Working backwards: When Chase made the diagnosis of erythropoetic protoporphyria, he did so working on the assumption that the patient's allergic tendencies could be attributed to light exposure. Based on the Harrison's textbook, the first two lab studies to check when a patient is sensitive to light is a plasma porphyrin (to rule out porphyrias) and an ANA/Ro/La (to rule out lupus and other similar autoimmune processes). Even though Chase didn't order either of these studies, it makes sense that he presumed that one of these two diseases was leading to the patient's symptoms once he made the connection to the light. Had he ordered the tests, he would have found increased levels of plasma porphyrin. Some of the common porphyrias are porphyria cutanea tarda (#1), erythropotoetic protoporphyria (#2), and acute intermittent porphyria. If you tested the urine for porphyrins, porphyria cutanea tarda would show a normal porphobilinogen level and an increased uroporphyrin and 7-carboxylate level; erythropoetic protoporphyria would show normal porphyrin and porphyrin precursor levels; and acute intermittent porphyria would show increased levels of porphobilinogen.
Q: If the disease is genetic, why don't either of Alice's parents show symptoms of the disease?
A: The disease is autosomal dominant, which means that even one copy of the gene should give you symptoms. However, some people with only one copy of the gene have been noted to have no symptoms, so there is a documented variation in the severity of the disease.
Q: Why was a diagnosis of pancreatitis thrown around early in the episode after the patient presented with abdominal pain?
A: Generally, when a doctor says that a patient likely has pancreatitis, he or she does so based on a blood sample that shows increased levels of amylase and lipase. Because pancreases make amylase and lipase to help digest food, damage to the pancreas breaks down individual pancreatic cells and releases these enzymes into the bloodstream, thereby elevating their levels in the blood. A CT scan could then be performed 48 hours after the onset of symptoms, with the goal to try to visualize some kind of fluid or cyst in the pancreas. I'm assuming then that this diagnosis was made because Alice was experiencing excruciating abdominal pain and had increased levels of amylase and lipase. Erythropoetic protoporphyrias are actually associated with gallstones (composed of insoluble crystalline protoporphyrin), which could have lodged in the common bile duct (like the one in the picture), creating a blockage of the main pancreatic duct and increasing the risk for pancreatitis.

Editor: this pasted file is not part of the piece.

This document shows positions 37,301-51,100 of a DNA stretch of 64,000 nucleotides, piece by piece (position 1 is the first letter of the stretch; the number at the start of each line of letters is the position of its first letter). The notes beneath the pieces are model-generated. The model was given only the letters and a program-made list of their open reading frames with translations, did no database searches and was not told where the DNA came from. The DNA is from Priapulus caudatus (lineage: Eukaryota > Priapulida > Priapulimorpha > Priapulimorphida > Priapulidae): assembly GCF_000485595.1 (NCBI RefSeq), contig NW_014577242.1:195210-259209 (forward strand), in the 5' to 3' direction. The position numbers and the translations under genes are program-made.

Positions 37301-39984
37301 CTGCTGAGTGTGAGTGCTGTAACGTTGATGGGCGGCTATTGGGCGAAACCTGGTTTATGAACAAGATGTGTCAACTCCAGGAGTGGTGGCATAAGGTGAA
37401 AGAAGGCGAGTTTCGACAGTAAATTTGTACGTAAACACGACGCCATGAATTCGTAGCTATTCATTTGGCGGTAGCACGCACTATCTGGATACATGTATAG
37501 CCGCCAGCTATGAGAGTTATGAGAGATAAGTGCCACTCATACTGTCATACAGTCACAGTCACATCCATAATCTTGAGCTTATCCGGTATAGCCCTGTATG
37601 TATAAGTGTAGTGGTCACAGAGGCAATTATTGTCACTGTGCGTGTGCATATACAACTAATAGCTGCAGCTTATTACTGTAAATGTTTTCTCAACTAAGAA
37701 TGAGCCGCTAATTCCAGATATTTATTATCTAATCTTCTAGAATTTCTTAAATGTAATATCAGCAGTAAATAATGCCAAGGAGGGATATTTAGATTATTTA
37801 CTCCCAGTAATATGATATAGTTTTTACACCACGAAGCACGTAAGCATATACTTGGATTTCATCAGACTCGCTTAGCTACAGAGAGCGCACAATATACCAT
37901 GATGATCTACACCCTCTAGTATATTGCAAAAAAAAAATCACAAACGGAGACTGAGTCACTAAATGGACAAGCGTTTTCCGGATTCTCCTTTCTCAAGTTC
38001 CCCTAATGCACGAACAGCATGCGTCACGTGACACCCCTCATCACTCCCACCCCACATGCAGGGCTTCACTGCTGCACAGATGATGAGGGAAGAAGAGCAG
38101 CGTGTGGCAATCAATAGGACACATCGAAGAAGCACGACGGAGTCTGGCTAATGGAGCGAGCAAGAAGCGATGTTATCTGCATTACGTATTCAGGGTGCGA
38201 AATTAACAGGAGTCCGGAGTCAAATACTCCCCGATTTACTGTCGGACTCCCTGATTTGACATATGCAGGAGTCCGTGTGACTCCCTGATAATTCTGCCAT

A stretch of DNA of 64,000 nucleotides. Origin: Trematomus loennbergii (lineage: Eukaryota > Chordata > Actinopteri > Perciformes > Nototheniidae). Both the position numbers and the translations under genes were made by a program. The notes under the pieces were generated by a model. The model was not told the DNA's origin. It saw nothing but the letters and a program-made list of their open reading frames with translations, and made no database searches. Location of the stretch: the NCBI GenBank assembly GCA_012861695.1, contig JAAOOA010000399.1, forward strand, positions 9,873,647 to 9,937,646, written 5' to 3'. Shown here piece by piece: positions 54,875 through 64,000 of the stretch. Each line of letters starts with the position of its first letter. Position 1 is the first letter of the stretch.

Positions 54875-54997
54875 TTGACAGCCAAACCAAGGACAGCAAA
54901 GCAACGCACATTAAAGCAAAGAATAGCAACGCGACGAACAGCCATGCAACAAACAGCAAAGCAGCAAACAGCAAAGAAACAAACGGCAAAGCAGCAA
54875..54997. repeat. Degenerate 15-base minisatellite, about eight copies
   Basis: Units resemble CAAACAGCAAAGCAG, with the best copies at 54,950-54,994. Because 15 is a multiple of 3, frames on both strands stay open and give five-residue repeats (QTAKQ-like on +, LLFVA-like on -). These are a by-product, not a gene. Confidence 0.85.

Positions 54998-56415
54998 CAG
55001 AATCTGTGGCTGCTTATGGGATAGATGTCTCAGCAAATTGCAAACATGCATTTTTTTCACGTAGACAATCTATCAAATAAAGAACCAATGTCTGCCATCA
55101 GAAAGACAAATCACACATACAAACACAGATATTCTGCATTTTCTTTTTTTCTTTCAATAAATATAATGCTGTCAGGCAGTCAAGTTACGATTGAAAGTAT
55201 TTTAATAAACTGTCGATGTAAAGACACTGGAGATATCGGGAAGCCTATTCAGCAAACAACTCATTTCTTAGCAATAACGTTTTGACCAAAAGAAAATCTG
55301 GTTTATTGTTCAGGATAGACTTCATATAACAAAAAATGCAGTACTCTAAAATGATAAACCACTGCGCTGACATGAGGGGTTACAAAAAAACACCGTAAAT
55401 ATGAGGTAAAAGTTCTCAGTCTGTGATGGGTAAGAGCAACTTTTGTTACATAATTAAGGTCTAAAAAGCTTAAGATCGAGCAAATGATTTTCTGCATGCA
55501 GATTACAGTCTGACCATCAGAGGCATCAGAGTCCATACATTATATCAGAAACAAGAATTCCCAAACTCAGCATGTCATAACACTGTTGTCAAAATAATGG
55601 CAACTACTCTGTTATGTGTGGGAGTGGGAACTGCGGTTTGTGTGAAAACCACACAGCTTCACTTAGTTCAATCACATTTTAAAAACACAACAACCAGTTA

Q: When Alice first developed a rash on her arm, why was it attributed to thrombocytopenia?
A: Thrombocytopenia is a low level of platelets, which can result in a petechial rash. From way up in the surgery viewing booth, it's possible that the patient's rash looked petechial in nature (like in the picture). I can't really think of a better explanation because I don't think a blood test was every run to confirm or reject this idea. Petechiae generally appear as small little dots.
Q: What things besides pancreatitis (and other anatomical diseases like appendicitis) can lead to abdominal pain, like the kind that Alice had?
A: There's a mnemonic I use from the Saint-Frances Guide to Inpatient Medicine to remember all the non-typical causes of abdominal pain.
Puking My BAD LUNCH.
Black widow spider bite
Addison's disease, Angioedema
Q: Did vampires suffer from porphyria?
A: There is some thought that legends of vampires were based off of people who suffered from porphyria. Porphyria causes severe rashes when a person is exposed to sunlight, and one way to treat porphyrias is to transfuse blood products. Centuries ago when blood products weren't readily available, it would be theoretically possible to receive blood by drinking it straight from a victim's neck veins. Here's an interesting article that goes more into depth on the topic.